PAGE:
Monday, January 9, 2023

American Colloquial Sayings from History + Giveaway

By Tiffany Amber Stockton


In December, I wrapped up a year of featuring Kentucky frontiersman and notable settlers. If you missed last month's post, you can read it here.

Today, it's a stroll down the language lane of history with some catch phrases coined for specific times, but they have since developed a meaning slightly different than originally intended.

AMERICAN COLLOQUIALISMS

Shotgun!

The best seat in the car is shotgun — AKA the front passenger’s seat. The term was inspired by America’s Wild West stagecoach days. That "shotgun" seat was occupied by the man holding the shotgun to protect the stagecoach driver and the contents or people being transported. It often meant U.S. Mail or in some cases payroll prior to the train being used for such transportation. If you ever see a group sprinting toward a vehicle while yelling “shotgun,” chances are they’re just trying to lay claim to this coveted spot, and not necessarily looking to protect anyone else's interests but themselves. :)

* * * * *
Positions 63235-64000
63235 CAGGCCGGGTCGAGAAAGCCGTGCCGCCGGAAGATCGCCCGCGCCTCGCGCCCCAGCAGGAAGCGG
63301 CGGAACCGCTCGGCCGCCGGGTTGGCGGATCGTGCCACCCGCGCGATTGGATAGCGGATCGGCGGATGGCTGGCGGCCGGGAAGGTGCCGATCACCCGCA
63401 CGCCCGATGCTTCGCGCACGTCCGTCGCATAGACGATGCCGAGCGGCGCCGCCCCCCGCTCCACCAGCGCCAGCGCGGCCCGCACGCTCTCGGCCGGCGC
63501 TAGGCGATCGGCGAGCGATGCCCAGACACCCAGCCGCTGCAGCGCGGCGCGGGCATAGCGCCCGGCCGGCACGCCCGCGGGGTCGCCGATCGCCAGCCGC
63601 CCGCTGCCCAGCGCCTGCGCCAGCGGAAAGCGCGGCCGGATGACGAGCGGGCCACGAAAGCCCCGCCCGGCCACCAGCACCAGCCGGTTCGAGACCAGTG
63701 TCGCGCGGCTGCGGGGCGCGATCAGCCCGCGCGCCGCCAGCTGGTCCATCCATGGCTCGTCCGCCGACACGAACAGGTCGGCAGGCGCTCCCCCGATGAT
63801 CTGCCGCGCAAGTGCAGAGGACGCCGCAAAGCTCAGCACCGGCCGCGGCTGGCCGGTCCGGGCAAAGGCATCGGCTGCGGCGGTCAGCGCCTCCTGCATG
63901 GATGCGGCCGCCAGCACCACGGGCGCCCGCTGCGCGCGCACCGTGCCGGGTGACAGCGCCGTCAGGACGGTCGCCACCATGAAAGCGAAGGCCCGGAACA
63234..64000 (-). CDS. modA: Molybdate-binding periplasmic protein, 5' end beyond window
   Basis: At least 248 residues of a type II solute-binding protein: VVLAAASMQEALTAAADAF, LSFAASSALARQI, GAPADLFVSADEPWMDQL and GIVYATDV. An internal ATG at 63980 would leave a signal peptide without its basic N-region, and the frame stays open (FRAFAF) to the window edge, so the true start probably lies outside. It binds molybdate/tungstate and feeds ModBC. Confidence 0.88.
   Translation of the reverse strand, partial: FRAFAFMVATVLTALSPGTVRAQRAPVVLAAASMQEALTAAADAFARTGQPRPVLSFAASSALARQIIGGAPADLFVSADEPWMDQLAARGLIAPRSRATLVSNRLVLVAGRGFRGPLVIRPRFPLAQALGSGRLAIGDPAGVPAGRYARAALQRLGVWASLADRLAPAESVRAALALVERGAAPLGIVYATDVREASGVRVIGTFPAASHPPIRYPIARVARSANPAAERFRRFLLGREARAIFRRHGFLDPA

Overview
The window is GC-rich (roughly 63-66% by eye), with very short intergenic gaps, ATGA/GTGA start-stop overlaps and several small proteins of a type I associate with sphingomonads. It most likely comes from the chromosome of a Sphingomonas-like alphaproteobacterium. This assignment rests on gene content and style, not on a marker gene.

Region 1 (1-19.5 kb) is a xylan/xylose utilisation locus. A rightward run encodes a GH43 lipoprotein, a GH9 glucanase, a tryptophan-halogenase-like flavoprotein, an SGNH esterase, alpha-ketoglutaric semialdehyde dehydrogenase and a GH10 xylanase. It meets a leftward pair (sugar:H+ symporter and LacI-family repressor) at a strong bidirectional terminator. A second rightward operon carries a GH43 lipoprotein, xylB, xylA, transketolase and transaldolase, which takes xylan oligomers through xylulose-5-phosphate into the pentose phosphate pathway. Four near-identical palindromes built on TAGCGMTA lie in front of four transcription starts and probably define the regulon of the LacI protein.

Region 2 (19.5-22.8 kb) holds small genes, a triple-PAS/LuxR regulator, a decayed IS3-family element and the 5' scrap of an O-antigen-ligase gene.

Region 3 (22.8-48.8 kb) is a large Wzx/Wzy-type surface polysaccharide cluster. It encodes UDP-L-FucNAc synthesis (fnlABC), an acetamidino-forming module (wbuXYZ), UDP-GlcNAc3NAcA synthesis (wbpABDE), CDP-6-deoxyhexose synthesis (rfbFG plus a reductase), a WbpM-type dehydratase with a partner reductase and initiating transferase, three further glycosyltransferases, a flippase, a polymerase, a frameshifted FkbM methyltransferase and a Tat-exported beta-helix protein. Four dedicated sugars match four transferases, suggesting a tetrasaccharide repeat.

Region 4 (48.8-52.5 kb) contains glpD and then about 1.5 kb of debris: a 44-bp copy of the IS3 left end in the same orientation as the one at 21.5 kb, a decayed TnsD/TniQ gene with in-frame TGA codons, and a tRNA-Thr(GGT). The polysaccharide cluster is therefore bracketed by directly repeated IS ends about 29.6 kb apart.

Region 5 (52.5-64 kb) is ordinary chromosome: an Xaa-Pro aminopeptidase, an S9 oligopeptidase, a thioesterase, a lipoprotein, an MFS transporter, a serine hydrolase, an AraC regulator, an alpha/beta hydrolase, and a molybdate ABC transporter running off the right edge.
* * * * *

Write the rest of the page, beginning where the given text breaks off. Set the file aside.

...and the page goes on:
Take a Rain Check

If you’re looking to politely turn down an offer for drinks with colleagues, or a last-minute dinner invite, you might tell someone you’ll “take a rain check.” This charming Americanism comes from baseball. If a game was rained out, ticket holders were given a ticket — or rain check — for a future game. Originally hand-written, they shifted to being typed and eventually computer-printed. Since this sport has often been played in the spring, when rains are abundant, games getting rained out is a common occurrence. Where I used to live in Colorado, they have always had shorter seasons due to spring rains.

John Hancock

America’s colonial history pops up in American slang. If you ask for someone’s John Hancock, you’re asking for their signature. John Hancock was a real man, an American revolutionary patriot who made a literal name for himself with his flamboyant signature on the Declaration of Independence in 1776. He is known for his audacious action, saying if he was going to put his name on such a treasonous document, there would be no doubt whatsoever that it was him! He was just one of many bold and determined founding fathers who forged this great nation.

Freshmen / Sophomores / Juniors / Seniors